Failed installation of a security patch may have led to the cyber incident affecting 60 credit unions.
12/08/2023 2:10 P.M.
2.5 minute read
A ransomware attack on a credit union IT provider has disrupted banking functions at approximately 60 credit unions.
National Credit Union Administration (NCUA) spokesperson Joseph Adamoli told CNN that the ransomware attack, in which criminals lock a company’s data or computer system as an extortion tactic, affected a unit of Trellance, a cloud computing firm provider used by credit unions.
Trellance-owned Ongoing Operations was hit with the ransomware attack on Nov. 26. The company said in a press release that after becoming aware of the “isolated cyber security incident,” it engaged with third-party specialists to determine the nature and scope of the breach, and also notified federal law enforcement.
The Credit Union Times reported on Dec. 4 that many of the affected credit unions remain “non-operational,” including the Peru, N.Y.-based Mountain Valley Federal Credit Union, which told members on Monday that its data processor was still working to restore service.
The incident may have been preventable. A post from cybersecurity researcher Kevin Beaumont claims that the issues had to do with Citrix Bleed, a software vulnerability being linked in an increasing number of cyber attacks.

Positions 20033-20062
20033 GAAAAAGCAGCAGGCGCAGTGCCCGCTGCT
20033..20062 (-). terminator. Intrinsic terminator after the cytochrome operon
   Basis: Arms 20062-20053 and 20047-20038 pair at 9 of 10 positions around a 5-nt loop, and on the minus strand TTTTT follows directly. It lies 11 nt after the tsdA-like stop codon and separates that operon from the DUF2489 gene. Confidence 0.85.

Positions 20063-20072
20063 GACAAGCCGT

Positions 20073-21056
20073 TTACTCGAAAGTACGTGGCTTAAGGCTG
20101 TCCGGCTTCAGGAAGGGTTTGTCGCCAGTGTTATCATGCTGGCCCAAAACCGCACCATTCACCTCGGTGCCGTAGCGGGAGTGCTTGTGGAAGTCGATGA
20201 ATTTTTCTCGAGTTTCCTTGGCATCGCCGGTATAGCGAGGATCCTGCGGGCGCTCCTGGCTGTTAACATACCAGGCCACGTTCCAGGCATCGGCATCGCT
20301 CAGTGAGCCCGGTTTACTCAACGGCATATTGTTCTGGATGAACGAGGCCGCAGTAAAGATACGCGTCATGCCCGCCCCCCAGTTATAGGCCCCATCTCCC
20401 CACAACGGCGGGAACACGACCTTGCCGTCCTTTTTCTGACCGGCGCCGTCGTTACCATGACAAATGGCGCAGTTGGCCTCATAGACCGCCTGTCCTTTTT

Beaumont claims criminals attacked two of Ongoing Operations’ servers that hadn’t been patched since this summer, even though Citrix released a patch for the vulnerability in early October. Ongoing Operations has not officially confirmed that this was the cause.
Attackers have been exploiting the Citrix Bleed for months. The NCUA warned in August that it was seeing an increase in cyberattacks against credit unions and other third-party vendors supplying financial services products.
Protect Your Business
“This is a great example of being victimized through another business who was attacked,” said Jonathan Goldberger, senior vice president of security practice & strategic sales at TPx. “This is called a supply chain attack, and it is a significant risk for organizations.”
Goldberger noted that the GLBA Safeguards Rule, which most ACA International members need to comply with, has a requirement to review service provider security annually and even incorporate a standard of security into contracts. This includes periodically assessing your service providers based on the risk they present to confirm their safeguards are adequate.
“The complexities of IT, cybersecurity and compliance are overwhelming,” Goldberger said. “Don’t go it alone. Work with a partner to review, architect and protect your business from attackers, partners, employees and ultimately, system outage/revenue lost.”
Access ACA’s Safeguards Rule Resource Center here for compliance resources and ACA’s education as well as information from TPx, ACA’s Safeguards security partner of choice. Webinar recordings related to the Safeguards Rule are available at ACA’s Store by selecting the Safeguards Rule topic.
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